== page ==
How To Run Your Life Inside of Notion

Marie Poulin gives a tour through the most impressive Notion setup I've ever seen

Quick note: do you want the templates Marie mentions in this post? You can find them here.

Marie Poulin’s Notion is a mirror.

Drop into any piece of her system, and you can see her life reflected as a series of linked database entries. She has a Daily Journal which links to her Quarterly Goals. She has a Quarterly Goals database which links to her Yearly Vision. She has a Yearly Vision which links to notes on books she’s read and projects she’s completed.

She weaves and knots these elements together to create one of the most complex, and compelling systems I’ve ever seen. Each page pulls and remixes data from every other part of her system, to show her everything she needs when and how she needs it. 

As each aspect of her life changes and evolves her Notion shapeshifts to display it.

If it seems like she organizes her Notion like it’s her job, that’s because it is. 

For over a decade she’s been helping business owners launch digital products and get organized to reach their goals. And, most recently, she’s been doing it all using Notion — becoming an official Notion Pro and teaching workshops and courses to help her students get the most out of the tool. 

“I just think it has improved my life in so many ways,” she says. And you can count them: she tracks everything from her todos, to her goals for the week, quarter, and year, to her workouts, to her meals, to notes on every class she’s ever taken.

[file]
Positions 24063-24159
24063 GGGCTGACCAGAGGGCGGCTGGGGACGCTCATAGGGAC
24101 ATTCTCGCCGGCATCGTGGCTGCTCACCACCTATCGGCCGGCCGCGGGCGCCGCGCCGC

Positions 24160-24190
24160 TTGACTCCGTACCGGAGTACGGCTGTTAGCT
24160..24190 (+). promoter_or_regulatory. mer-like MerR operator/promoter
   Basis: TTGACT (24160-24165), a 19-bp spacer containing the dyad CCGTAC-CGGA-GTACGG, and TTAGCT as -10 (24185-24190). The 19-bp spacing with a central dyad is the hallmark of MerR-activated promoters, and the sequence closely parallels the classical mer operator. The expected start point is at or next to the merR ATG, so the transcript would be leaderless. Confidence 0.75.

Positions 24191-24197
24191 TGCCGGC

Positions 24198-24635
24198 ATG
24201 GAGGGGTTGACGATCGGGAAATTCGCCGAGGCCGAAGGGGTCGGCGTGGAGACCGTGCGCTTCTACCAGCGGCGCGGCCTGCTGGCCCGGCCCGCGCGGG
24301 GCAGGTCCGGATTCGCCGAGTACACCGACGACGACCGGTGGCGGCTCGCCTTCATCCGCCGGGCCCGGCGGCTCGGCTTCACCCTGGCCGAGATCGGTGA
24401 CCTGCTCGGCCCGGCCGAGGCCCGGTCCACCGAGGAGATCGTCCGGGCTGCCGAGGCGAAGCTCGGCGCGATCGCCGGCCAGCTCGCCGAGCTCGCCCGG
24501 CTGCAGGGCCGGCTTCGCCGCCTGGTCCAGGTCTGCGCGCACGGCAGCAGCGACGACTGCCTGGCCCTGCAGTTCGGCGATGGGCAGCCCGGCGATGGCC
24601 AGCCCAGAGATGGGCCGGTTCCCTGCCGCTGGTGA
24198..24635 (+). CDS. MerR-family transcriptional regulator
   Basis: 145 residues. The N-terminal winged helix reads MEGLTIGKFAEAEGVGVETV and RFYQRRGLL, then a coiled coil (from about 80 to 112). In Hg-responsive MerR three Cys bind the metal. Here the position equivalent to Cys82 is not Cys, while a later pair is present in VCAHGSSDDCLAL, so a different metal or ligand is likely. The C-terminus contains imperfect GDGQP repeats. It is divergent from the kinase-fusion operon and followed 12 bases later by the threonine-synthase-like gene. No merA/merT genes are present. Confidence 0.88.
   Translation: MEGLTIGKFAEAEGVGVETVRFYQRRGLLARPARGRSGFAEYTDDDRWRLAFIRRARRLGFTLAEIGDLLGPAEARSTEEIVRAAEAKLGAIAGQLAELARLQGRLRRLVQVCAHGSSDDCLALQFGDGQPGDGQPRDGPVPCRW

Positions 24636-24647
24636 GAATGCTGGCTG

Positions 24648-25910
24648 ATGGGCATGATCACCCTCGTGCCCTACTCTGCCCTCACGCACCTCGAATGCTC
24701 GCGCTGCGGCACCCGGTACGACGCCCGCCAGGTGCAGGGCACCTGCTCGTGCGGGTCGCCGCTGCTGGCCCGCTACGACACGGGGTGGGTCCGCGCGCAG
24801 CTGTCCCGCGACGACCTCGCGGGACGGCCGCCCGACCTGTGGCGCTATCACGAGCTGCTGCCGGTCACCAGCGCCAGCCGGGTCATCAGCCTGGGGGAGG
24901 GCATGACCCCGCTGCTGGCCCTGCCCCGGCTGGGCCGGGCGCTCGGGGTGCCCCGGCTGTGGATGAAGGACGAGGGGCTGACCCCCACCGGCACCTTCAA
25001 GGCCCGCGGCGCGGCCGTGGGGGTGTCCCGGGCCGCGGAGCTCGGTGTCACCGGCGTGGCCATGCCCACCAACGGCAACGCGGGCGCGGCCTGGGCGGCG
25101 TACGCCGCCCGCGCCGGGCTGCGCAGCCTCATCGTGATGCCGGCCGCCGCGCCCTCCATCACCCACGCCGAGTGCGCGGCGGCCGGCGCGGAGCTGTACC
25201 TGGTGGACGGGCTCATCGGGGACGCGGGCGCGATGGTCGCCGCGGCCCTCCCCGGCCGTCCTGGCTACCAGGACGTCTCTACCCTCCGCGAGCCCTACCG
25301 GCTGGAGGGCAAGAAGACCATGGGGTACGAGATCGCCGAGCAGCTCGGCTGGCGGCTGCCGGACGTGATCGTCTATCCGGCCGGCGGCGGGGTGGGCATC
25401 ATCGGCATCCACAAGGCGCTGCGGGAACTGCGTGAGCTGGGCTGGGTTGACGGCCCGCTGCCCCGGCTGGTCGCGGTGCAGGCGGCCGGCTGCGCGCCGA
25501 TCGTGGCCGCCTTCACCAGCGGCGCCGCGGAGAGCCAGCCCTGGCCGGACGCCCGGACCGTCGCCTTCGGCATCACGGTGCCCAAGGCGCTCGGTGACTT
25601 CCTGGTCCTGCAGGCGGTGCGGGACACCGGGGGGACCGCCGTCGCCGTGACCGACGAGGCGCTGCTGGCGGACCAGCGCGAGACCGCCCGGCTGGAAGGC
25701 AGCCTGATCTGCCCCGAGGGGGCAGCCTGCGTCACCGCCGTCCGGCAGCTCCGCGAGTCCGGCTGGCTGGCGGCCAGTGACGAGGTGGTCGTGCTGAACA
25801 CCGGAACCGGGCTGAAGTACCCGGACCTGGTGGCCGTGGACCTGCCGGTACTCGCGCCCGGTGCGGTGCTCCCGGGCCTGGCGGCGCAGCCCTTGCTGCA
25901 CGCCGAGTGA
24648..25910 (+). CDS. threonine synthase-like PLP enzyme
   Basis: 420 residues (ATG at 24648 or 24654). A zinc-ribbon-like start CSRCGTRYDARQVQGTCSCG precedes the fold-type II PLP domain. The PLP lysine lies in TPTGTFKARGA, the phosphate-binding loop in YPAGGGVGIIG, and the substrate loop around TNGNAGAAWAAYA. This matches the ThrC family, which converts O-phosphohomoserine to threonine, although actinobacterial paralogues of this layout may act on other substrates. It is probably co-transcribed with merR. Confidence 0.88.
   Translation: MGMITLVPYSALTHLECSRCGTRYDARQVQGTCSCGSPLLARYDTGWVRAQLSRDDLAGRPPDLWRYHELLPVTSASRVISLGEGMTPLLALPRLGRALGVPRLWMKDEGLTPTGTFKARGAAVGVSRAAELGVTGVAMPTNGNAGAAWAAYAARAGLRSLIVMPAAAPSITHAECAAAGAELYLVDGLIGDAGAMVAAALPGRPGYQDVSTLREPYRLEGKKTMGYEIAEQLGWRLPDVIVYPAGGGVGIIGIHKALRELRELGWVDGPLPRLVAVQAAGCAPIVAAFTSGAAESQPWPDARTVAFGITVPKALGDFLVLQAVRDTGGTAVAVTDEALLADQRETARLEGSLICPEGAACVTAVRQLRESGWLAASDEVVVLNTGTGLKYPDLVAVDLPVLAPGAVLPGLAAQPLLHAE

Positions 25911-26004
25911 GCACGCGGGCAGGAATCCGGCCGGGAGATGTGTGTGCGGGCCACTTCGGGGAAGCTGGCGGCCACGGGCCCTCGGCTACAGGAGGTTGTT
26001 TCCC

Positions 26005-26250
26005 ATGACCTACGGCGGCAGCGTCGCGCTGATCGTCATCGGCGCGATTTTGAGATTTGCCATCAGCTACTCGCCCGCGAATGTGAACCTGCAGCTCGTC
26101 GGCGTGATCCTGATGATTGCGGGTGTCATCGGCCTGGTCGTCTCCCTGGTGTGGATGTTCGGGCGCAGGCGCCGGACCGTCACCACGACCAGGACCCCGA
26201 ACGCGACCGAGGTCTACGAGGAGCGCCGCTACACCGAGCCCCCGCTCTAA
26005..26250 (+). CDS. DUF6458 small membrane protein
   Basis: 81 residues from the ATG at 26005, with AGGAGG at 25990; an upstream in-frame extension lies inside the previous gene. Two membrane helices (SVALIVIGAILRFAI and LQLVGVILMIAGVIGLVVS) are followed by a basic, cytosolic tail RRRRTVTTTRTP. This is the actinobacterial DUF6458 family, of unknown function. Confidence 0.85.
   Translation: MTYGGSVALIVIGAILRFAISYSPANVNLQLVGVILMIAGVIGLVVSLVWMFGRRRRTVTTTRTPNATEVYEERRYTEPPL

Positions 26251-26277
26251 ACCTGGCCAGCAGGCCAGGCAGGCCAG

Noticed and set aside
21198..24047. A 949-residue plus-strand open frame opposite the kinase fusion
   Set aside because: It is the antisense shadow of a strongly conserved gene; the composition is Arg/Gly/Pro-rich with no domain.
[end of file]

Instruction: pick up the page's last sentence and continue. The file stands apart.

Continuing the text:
Most impressive of all, is that she never gets tired of it either. “I get pure joy from doing it all the time. Notion is the only thing that’s worked, because I feel like I’ve made it fun.”

If you ever wondered how to keep your entire life organized inside of Notion then this is the interview for you. Let’s get started.

She always starts her day off by looking at Marie HQ

I have a Personal Dashboard page that I look at every morning. I call it Marie HQ.

It has a bunch of components including:

  • My journal for the day
  • My weekly agenda
  • A list of my quarterly goals
  • A list of my most important upcoming tasks
  • Links to my active personal and client projects 
  • Personal resources like my notes, reading, and courses I’m taking

She journals every day

One thing I interact with every day inside of my Marie HQ is my journal. I track everything in there including my effectiveness, my energy, my happiness, my exercise, my reading, and more. It’s a lot.

My Marie HQ page is set up to only show me the three most important parts of my journal each day: 

  • My highlight of the day
  • A planned physical activity
  • An area of study

These are things I actually pre-populate every Sunday for the week ahead. Then I’ll continue to fill out the rest of the journal as I get into my day.

Her Journal view helps her track every aspect of her life

If I leave my Marie HQ page, and click in to my Journal itself, it shows me a really good overview of how I’ve been spending my days for the last week or two. You’ll notice that it has a lot more details than the Marie HQ page does:

If I click into any given entry, you can see how many things I track on a given day:

Every day I’m marking down everything from my effectiveness, to my energy, to my happiness, to what I read, and what I eat.

I also created a view of my Journal that lets me see my days sorted by my emotions.

This view is super helpful because I can find out what works well for me and what doesn’t.